This signal has flashed before every market correction over the past decade.
It's a real-money indicator... It gives us an inside look at what a specific group of investors is doing with their money.
When this group's stock allocations are high, it can be a warning sign in the short term.
Today, allocation to stocks is at the highest level since 2017. We've only seen multiyear extremes like this a handful of times over the last decade. And each time was a warning for the S&P 500 Index.
Let me explain...
The indicator I'm talking about is the American Association of Individual Investors ("AAII") Asset Allocation Survey.
It's a monthly poll that asks AAII members where they're putting their money. There are three choices... stocks, bonds, or cash.
When the majority of those surveyed answer "stocks," that indicates extreme exposure to the market. And it means a correction could be on the way, based on history.
The most recent survey came in at 71% for stocks. That number has only been higher one time in the past decade... And that was in December 2017, when it hit 72%.
Importantly, multiyear highs in stock allocations have led to short-term corrections in the S&P 500. Take the December 2017 reading, for example...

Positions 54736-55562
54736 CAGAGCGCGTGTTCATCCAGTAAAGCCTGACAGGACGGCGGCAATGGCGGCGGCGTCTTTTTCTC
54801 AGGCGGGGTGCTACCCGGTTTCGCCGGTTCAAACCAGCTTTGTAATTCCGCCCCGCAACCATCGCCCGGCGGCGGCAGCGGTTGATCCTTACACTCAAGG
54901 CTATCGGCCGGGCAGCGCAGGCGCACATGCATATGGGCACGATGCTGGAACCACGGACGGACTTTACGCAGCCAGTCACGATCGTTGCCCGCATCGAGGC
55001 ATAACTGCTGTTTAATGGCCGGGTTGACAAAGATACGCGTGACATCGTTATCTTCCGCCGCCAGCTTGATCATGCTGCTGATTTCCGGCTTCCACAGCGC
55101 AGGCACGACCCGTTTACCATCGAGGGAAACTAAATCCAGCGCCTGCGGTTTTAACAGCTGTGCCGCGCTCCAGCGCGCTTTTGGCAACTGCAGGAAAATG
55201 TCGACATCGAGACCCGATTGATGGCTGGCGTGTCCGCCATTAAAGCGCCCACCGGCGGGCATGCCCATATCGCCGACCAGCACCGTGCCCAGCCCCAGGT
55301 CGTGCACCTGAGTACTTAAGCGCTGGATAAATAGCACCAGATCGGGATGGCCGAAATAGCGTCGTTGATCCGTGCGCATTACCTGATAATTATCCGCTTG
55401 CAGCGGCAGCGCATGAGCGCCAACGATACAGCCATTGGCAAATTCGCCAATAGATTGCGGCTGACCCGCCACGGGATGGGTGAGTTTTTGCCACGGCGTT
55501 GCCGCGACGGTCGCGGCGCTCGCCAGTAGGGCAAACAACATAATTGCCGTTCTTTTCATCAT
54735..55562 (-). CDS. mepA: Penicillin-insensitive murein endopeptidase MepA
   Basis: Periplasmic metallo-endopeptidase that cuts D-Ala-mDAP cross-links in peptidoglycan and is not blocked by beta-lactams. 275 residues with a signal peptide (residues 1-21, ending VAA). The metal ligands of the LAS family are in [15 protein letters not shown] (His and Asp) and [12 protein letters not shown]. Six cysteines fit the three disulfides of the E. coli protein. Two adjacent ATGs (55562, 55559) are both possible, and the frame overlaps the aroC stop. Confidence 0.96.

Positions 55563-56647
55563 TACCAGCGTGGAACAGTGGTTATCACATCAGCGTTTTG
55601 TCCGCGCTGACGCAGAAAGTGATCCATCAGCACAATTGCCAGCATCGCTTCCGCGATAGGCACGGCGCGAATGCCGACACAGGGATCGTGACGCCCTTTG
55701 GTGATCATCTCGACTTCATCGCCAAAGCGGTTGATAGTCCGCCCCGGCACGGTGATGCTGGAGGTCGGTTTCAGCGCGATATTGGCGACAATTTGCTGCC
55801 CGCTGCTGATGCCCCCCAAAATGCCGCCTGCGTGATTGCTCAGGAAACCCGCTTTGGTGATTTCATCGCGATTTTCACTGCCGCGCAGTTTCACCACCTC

The indicator peaked at 72% on December 28, 2017. The S&P 500 peaked a little less than a month later. And it fell 10% within a few months following that peak. This wasn't a one-off event, either...
We saw a similar case play out in 2015. Stock allocations hit multiyear highs in March 2015. The S&P 500 rallied just 3.5% higher before peaking in July 2015. Then, it took a turn...
The market fell 14% by February 11, 2016. Check it out...
The market fell for months before bottoming out in February 2016. It was a brutal correction.
Lastly, we saw another extreme in January 2011. Stock allocations were in the upper-60% range – their highest level since late 2009. Individual investors were eager to own stocks. The S&P 500 peaked in April 2011... and fell 19% by early October.
Now, we're only going off of these three extremes. So that means our sample size is small. But it's still a warning sign worth noting when we see high allocations to stocks.
Don't panic, though. This isn't a "sell everything" indicator. The uptrend is still in place. And until that changes, you want to own stocks. Going forward, you simply need to have a plan ready in case of a pullback.
That means it's time to think about trailing stops, if you haven't already. Set them for the stocks you hold... And sell when you hit them. That discipline will save you no matter happens next.
The investing world never guarantees a "sure thing." Your best ideas can go from life-changing gains to portfolio-crushing losses. Make sure you protect your downside with this simple strategy... Read more here: The Secret to Taking Profits Instead of a 70%-Plus Loss.
"It's too easy to fall in love with your stocks in times like these," Steve says. And if you're not careful, that can lead to major losses when the Melt Down arrives. That's why you need to have a strategy in place to protect your gains... Learn more here: What to Do When You Hit a Stop.
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